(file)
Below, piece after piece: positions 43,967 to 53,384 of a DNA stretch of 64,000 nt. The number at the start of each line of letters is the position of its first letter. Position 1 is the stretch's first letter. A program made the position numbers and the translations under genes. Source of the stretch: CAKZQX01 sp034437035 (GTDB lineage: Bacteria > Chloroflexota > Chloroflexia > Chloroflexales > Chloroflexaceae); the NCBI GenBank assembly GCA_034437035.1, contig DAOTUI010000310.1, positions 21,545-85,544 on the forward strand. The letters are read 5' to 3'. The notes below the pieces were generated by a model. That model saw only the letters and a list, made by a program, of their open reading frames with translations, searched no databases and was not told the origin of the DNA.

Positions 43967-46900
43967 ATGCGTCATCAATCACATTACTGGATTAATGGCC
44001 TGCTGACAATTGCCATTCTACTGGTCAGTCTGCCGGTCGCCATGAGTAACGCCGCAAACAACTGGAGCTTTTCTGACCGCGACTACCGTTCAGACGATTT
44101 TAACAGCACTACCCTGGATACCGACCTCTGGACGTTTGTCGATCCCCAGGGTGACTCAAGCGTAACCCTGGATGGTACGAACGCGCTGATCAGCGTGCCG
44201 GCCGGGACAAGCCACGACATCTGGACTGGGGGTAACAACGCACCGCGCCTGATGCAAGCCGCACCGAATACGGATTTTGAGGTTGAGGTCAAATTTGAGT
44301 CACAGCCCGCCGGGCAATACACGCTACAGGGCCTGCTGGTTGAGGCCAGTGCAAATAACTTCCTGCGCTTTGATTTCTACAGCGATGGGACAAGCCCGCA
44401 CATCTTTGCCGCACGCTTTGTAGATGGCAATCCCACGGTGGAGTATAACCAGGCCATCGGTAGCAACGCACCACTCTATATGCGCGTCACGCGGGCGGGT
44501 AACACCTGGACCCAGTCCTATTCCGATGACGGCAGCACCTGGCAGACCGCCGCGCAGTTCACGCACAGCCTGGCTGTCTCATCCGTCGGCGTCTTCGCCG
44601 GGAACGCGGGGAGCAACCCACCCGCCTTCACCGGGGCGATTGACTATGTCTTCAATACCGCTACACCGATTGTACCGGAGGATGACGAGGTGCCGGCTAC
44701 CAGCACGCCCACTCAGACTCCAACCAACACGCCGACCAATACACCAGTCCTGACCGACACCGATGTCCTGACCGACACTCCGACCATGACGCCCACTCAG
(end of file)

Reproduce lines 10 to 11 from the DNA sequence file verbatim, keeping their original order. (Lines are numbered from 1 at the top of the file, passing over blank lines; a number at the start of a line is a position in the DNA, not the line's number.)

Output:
44601 GGAACGCGGGGAGCAACCCACCCGCCTTCACCGGGGCGATTGACTATGTCTTCAATACCGCTACACCGATTGTACCGGAGGATGACGAGGTGCCGGCTAC
44701 CAGCACGCCCACTCAGACTCCAACCAACACGCCGACCAATACACCAGTCCTGACCGACACCGATGTCCTGACCGACACTCCGACCATGACGCCCACTCAG